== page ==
I haven’t posted anything about the EU referendum on this blog, although I have made no secret about which way I voted on my personal facebook and twitter pages. The last few weeks have, however, got me thinking about consultation: when is it good to ask the public what they think?
Lots of the funding applications I write are strengthened by public/user consultation and funders look for this (as evidence that the project is needed) in a good bid. What I am reading in the aftermath of the referendum has made me think about what makes a good consultation (not that the referendum was a consultation, it was a vote, but I think there are still lessons that can be learned).
A dictionary definition of consultation is: “The process of discussing something with someone in order to get their advice or opinion about it.” This is different from a vote. This is not allowing the public to make a decision, this is listening to the public’s views, opinions and advice to inform a final decision. Public opinions might be considered alongside an expert/specialist point of view. The people running the project will also have an opinion (based on previous experience) and this will also be taken into account.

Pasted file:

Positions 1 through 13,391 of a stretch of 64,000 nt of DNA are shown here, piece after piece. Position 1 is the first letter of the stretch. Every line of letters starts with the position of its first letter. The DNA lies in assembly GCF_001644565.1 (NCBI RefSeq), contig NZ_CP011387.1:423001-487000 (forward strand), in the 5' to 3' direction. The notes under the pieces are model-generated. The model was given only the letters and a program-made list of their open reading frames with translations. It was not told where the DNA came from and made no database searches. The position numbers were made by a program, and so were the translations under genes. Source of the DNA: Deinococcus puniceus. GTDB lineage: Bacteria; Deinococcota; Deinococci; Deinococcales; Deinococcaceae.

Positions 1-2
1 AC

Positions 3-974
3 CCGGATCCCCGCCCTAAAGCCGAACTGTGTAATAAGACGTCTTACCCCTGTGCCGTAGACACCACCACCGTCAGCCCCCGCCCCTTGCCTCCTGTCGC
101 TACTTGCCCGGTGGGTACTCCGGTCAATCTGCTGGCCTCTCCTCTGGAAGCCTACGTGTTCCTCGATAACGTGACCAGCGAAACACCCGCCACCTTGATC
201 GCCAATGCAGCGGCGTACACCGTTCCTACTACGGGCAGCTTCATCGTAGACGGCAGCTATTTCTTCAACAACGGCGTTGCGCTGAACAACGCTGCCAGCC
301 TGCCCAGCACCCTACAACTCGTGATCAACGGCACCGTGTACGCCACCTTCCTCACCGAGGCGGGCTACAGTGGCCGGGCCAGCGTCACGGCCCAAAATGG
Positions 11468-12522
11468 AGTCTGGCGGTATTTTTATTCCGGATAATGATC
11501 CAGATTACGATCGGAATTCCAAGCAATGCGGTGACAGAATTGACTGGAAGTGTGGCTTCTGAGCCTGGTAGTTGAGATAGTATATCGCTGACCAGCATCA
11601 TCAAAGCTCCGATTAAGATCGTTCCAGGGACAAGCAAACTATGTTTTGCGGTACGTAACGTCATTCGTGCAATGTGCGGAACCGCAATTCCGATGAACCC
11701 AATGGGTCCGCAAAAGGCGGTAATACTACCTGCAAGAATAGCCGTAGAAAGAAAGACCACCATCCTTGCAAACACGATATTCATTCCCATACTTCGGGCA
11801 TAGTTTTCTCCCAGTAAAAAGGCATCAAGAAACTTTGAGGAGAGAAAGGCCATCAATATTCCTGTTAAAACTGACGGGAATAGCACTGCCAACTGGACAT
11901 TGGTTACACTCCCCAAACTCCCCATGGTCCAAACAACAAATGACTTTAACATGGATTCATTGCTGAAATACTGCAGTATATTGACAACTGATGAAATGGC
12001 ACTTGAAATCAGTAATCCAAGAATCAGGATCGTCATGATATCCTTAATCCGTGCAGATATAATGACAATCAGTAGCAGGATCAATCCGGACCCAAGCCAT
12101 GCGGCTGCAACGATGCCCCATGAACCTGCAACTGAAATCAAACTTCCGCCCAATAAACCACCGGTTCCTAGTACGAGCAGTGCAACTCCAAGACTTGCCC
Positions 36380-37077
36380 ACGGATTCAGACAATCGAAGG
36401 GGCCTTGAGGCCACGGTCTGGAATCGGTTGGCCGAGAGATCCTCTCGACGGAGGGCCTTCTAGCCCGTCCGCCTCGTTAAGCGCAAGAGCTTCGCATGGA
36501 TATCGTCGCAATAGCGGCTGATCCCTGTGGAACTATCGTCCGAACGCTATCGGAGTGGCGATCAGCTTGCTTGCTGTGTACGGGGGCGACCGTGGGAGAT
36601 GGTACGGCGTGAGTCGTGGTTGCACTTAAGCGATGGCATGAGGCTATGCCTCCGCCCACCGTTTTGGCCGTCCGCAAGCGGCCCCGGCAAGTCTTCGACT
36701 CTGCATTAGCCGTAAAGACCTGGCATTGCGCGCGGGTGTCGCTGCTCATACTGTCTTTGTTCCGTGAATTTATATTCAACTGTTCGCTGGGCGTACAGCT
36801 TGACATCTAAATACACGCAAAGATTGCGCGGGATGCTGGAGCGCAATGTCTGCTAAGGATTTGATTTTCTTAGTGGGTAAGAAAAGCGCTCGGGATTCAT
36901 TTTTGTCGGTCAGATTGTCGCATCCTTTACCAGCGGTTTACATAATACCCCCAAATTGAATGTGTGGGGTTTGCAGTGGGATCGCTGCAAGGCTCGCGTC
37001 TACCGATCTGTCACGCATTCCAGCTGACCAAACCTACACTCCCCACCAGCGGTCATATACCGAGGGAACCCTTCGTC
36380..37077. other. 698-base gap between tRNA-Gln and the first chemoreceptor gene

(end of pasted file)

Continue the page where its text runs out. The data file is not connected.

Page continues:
My thoughts around good consultation are:
This has been on my mind a lot since the referendum but this post is not meant to be about the EU, the referendum result or even the way the referendum was carried out (or whether it should have been carried out at all). Real-life examples are useful to understand the activities that we carry out professionally and I have found it impossible not to compare the referendum to the smaller scale public/community consultations that are essential in my work. I actually think the referendum would have been better as a consultation. It wasn’t, and I can’t change that, but I can make sure I understand what I believe is good about consultation and ensure that I deliver this in my projects in the future.